During this day-long intensive, we will explore and refine this central proposition: that the diversity of the natural world knits itself together into ecological systems using signal molecules, and in a well-connected ecology, all components (humans included) are more resilient, sustainable, and healthy. We will explore the latest research evidence on questions such as:

  • How did biodiversity come to be? Why is it essential?
  • How has the evolutionary process on this planet encoded the relationships between all its inhabitants?
  • How does DNA – an information-storage molecule – also function as an "antenna" tuned into the chemical signals from the ecologies both inside and outside us?
  • How does DNA pick up on these cross-kingdom signals and alter its expression as a result?
  • What types of chemical signals are most relevant to human health today? What types of plants, mushrooms, and bacteria carry these signals?
  • What are simple ways to incorporate these elements into our lives, farms, and gardens?
  • What are the consequences for humans, soil, our ecology, and the planet?

By zeroing in on gene expression and its modulation via molecules such as polyphenols, triterpenes, polysaccharides, saponins, and more, we will explore the ways in which herbalism brings the voice of the ecology to the dinner table. We will leave inspired and enlivened - and hopefully, more aware of the inescapable interconnectedness of humans and the ecology. And equipped with the knowledge herbalism provides, we will also walk away with practical strategies that help heal people, nurture the soil - and maybe even save the world.

Mark Fulford

Partnering with Soil: Human Re-mergence With Stable Soil, Diverse Crop & Animal Systems

It Matters More How We Farm Rather Than What We Farm

Modern conventional and organic agriculture is still mostly a till and kill system. It's a persistent paradigm we need to shift from for so many reasons. We cut open the soil to remove native vegetation and replace it with crops of our value set, many being foreign to the region. We tend to mono-crop for convenience of the market place without considering the consequences.

Shifting from this limiting mode to a simultaneous cropping and soil building enterprise with nature is being done world-wide with a spectacular yield and problem solving record. Machinery and field preparation is re-tooled to protect each precious square foot of soil, rather than suppress it's full expression. In some of these methods of paradox, "less is more"". Examples of mixed crops, grains, orchards, livestock and special attention to beneficial habitat are considered. Equipment is smaller, more nimble and synchronized.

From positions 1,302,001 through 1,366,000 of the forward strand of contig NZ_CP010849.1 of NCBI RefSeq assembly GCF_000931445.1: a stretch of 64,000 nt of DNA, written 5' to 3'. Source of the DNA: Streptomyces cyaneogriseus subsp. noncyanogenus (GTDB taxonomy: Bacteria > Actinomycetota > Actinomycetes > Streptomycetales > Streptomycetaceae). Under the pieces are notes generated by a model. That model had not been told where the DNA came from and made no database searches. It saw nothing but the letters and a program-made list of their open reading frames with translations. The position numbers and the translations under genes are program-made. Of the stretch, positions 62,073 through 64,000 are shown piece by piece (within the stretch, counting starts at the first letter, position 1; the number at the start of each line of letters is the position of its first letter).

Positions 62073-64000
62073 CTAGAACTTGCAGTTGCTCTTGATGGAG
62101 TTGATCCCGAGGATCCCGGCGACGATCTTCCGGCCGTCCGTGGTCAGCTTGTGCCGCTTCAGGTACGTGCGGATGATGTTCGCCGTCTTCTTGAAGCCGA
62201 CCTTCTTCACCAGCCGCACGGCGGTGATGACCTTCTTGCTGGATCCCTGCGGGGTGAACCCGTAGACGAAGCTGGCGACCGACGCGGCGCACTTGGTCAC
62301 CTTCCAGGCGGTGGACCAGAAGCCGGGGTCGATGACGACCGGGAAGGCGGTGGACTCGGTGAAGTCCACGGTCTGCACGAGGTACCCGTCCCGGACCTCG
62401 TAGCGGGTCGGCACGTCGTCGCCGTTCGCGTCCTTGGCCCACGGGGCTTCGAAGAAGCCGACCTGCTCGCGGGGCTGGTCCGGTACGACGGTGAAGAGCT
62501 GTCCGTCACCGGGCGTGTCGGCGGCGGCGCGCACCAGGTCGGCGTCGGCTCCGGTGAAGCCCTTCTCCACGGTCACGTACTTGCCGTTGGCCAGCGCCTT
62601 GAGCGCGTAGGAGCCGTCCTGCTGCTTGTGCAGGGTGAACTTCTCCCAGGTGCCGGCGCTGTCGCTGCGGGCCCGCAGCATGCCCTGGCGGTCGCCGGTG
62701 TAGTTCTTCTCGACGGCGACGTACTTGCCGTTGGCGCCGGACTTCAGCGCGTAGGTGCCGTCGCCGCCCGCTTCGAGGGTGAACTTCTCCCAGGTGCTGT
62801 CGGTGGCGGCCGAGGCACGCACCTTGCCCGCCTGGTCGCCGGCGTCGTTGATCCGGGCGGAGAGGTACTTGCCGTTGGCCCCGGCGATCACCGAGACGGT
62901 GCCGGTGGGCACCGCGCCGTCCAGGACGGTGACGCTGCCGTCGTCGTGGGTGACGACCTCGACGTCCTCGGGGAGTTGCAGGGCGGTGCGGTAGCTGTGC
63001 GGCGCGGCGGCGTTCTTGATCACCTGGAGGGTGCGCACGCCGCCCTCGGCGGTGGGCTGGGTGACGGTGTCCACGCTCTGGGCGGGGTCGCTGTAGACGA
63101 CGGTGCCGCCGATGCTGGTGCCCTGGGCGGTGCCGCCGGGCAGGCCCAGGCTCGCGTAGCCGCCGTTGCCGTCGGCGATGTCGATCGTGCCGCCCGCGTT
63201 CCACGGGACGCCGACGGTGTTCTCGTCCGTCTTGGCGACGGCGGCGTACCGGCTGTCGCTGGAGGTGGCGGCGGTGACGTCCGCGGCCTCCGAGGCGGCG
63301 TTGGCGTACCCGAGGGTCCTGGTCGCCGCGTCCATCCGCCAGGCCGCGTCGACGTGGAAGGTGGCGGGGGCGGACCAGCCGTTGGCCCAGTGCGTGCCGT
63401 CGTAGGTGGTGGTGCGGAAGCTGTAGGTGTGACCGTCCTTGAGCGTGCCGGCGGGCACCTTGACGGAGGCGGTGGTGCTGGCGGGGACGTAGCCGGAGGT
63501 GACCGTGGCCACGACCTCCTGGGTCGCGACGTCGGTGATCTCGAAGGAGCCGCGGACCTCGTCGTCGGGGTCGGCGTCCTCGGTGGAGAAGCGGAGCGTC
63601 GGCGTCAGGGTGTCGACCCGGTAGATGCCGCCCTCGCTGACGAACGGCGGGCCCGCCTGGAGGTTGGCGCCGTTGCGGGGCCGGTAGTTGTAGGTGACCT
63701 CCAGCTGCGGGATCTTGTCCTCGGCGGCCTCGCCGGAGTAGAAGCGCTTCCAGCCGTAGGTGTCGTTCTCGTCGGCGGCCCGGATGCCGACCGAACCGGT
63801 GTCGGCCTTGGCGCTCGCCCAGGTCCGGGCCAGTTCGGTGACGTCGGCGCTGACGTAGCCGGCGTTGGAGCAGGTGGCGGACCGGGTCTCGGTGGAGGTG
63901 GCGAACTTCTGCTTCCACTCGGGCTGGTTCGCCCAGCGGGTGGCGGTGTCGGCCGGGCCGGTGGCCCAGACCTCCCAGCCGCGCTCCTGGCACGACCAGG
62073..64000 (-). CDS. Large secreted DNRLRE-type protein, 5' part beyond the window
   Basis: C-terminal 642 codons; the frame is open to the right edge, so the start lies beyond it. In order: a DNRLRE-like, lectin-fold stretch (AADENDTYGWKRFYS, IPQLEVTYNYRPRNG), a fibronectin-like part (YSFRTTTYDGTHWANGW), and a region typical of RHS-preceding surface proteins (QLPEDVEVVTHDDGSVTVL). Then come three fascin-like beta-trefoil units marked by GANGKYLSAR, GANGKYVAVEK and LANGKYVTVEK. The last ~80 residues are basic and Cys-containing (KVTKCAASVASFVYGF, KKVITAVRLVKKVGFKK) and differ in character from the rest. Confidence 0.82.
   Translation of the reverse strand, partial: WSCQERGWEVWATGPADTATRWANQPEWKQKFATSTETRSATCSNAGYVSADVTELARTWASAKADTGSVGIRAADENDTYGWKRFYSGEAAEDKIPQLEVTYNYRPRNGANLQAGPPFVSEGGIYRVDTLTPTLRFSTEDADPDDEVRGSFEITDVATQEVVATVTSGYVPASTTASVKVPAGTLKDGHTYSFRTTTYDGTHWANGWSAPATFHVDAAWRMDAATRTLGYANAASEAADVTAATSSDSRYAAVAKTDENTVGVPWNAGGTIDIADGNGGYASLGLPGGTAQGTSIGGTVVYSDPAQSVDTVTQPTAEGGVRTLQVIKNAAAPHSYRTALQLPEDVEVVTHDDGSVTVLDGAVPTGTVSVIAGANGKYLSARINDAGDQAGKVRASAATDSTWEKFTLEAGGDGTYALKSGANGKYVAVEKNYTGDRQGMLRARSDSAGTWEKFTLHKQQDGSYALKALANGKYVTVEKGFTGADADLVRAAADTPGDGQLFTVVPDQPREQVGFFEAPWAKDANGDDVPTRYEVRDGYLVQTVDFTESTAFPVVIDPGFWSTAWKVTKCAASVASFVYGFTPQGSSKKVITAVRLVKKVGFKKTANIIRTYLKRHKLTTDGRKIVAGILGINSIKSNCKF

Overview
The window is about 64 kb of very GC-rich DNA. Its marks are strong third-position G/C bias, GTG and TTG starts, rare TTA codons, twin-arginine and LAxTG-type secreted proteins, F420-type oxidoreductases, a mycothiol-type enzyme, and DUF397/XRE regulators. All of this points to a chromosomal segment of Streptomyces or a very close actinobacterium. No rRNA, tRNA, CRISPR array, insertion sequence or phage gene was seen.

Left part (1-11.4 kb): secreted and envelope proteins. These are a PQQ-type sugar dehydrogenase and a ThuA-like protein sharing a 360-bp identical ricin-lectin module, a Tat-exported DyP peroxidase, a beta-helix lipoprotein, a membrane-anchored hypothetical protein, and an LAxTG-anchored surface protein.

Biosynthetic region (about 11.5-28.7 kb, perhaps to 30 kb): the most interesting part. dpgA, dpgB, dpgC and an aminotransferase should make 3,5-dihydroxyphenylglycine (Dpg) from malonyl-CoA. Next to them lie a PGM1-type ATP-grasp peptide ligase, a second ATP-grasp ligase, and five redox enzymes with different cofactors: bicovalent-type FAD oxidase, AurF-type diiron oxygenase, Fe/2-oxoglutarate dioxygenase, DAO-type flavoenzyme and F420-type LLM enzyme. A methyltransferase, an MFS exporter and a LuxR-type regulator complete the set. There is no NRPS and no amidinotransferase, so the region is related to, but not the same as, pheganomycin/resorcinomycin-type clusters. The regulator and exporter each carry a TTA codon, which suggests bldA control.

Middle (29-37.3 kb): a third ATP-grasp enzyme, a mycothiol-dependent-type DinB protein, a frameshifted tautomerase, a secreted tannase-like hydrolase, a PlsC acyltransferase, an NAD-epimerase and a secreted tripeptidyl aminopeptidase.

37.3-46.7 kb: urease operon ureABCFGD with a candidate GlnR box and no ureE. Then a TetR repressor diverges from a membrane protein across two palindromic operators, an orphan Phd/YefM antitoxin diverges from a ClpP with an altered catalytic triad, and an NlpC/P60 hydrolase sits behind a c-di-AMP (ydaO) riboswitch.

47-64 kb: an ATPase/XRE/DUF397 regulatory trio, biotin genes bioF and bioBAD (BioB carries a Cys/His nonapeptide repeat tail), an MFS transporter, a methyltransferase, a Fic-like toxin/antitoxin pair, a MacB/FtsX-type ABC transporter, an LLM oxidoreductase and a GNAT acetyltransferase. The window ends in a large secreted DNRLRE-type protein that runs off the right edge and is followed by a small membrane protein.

It is not one single system, but a highly adaptable set of methods that fits almost any crop group or region of the planet. In this introduction and up to date review of methods, we will focus on how we can apply this fresh approach to our farms in the Northeast US.

How we farm affects the climate, global and regional economy.

Peter Bane

Root, Gut, Crown, and Sky

Ecosystem Perspectives on Soil Health and Nutrition

Permaculture design integrates human culture with the intelligence and demands of natural systems. Forty years of worldwide experimentation, learning, and cultural diffusion have given rise to powerful insights and resilient practice.

In this day-long workshop we will expand our awareness of what sustains healthy soils and nourishing food for all through the holistic frame of multiple actors and multiple inputs. Globally, modern agriculture has damaged almost all ecosystems and all people, yet the same daring that launched the now discredited Green Revolution, albeit with a different intellectual framework and different tools, is needed to repair communities, landscapes, and the climate.

We will examine the many links and parallel harmonies between living kingdoms and learn to apply permaculture design thinking and methods to achieve Gaian objectives. Our little-recognized fungal allies below the soil surface are key players in the uptake of balanced mineral nutrient by plants, humans, and other animals. At the same time, their woody antennae, the trees, with their winged and bacterial associates, are continuously modifying climate on the micro- and macro-level to nurture life and stabilize this third rock from the sun.

Together, we will explore what it takes to keep living systems functioning well while also providing home and services to humanity.

Friday Half-Day Intensives

Beverly Rubik

Wireless Radiation, 5G, the Environment, and Our Health

The 5th generation of wireless communication radiation for cell phones, WiFi modems, and related technology called "5G" is upon us, with the rollout beginning in 2019. The wireless telecom industry wants to install so-called "small-cell" antennas and their power supplies everywhere, including residential neighborhoods, every 200-1000 feet, and also plans to launch 20,000 satellites into orbit to deliver the new higher frequency bands of 5G. This includes frequencies corresponding to millimeter waves in the gigahertz range, previously used only for military radar and weaponry. These frequencies require a new type of phased array antennae that produce powerful but narrow digitally pulsed beams that will be beamed-steered through our bodies and the environment incessantly. There are many issues and concerns about this technology and its potential impact on human health, animals, plants, and the environment. Some of the issues are: